A year and a half later, Smith was again faced with his new unit getting ready to deploy and he was determined that he wasn’t about to be left behind again. His treatments were working, he was free of symptoms and he was ready to deploy. So he began and long and very frustrating campaign to ensure that he would be deployable. One again, his doctors told him No. There were a chain of emails from one medical professional to another, all stating that he shouldn’t deploy. Their reasons were risk of contamination, with the secondary possibility of anaphylaxis or renal failure. They felt that Smith didn’t have a good grasp on what his medical condition was. Smith, however had researched his disease and discussed a plan with the squadron surgeon Major (Dr) Sean Hollonbeck and they had come up with a plan for administering his treatments during deployment. Even then, doctors said no. His commander was skeptical that he’d get the clearance necessary to be able to deploy, but they supported him in his efforts.

“The Army is attempting and perfecting new things in theater of operation every day,” Smith wrote. “Why not this?

“I guess I just felt like I’m in the Army to do a job,” he said. “Having been left back once, I told my wife, ‘If I can’t deploy and go do what I’ve trained to do, then I shouldn’t be doing this anymore.’”

This was personal for Smith and he had the support of everyone is Troops R. It finally came down to a month at Fort Irwin, California at the National Training Center. While there, an enlisted combat medic administered his treatment and he had no problems whatsoever. The Army finally gave in and Smith deployed with his unit, as part of Task Force 12, in November 2007.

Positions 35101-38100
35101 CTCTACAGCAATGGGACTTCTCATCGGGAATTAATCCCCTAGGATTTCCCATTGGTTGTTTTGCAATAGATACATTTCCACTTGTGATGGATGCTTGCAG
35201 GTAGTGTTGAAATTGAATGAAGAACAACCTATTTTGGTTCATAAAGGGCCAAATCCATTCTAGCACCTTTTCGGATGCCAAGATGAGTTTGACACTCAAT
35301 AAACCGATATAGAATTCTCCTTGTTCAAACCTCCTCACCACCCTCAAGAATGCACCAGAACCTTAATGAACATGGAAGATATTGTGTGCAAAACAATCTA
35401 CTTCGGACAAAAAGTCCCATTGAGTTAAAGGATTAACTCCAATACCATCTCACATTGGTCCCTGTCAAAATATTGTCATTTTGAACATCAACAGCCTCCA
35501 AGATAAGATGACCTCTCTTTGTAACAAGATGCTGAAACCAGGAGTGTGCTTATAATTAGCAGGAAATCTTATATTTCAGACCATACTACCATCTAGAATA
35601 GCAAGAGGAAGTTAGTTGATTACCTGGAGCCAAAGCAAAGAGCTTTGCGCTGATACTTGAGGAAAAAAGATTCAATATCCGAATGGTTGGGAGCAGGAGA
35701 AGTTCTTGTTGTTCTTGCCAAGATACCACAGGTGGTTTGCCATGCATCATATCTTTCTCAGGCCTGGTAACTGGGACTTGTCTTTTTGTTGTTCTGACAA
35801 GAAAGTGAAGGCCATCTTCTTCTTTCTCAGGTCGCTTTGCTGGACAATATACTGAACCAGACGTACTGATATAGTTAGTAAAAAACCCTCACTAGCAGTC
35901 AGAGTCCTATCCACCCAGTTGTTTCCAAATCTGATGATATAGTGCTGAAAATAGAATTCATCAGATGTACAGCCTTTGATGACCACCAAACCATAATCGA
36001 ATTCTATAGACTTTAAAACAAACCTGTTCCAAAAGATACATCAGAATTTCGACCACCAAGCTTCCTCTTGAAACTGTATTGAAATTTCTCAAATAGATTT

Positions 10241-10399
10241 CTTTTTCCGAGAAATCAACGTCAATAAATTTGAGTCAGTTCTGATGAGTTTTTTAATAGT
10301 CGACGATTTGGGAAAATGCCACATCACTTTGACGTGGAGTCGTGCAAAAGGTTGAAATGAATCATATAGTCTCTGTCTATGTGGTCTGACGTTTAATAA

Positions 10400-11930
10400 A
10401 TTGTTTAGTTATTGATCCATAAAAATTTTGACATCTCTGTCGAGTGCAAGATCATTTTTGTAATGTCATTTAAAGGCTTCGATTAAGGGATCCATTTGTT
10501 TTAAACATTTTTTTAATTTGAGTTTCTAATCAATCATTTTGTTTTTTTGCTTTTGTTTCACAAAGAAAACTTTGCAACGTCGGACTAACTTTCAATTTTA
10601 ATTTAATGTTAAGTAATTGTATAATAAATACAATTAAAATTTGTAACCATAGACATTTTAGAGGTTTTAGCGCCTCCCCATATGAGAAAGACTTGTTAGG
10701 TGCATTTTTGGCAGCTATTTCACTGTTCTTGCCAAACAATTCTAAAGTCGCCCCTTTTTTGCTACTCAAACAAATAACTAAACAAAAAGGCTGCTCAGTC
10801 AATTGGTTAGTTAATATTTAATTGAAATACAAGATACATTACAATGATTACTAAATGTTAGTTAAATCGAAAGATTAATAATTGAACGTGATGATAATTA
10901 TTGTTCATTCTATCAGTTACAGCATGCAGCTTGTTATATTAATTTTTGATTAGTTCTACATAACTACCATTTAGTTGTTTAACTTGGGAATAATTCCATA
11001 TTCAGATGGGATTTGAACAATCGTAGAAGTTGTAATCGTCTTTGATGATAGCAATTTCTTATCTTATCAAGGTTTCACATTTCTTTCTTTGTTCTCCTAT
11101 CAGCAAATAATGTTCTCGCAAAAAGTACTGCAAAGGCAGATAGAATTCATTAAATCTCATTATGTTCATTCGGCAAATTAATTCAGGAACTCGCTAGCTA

“Army doctrine is to train in times of peace and to win at war,” Smith said. “I see a lot of value in what I did as a rear detachment soldier, but if the Army’s at war, I want to go.”

“I know it motivates me,” Sgt. Nelson Dawson, a soldier in Smith’s troop, said. “Even though he has this condition and could have stayed home with his family, he chose to come here and be with his soldiers. He said, ‘You know what? … I can still do my job. Why can’t I go?’”

During his struggle to get clearance to deploy, Smith was asked by a Doctor what he hoped to get from the fight to deploy. His only response was that he wanted to be able to run and play basketball and do the things he’s done all his life. The doctor appeared shocked that Smith wanted to stay in the military, especially with a medical condition that would allow him to get out altogether.

“I said, ‘Well yeah, if I can do all those other things, of course I want to stay in the military,’” he went on. “If I wanted to get out, I would have done it a long time ago, but that’s just not me.”

This young man is someone to be admired. There are many other men and women just like him, who despite things that would allow them to get out of the military, continue to fight to stay and serve a country that they love in it’s time of need. What an inspiration!


Seeds For Soldiers

May 19, 2008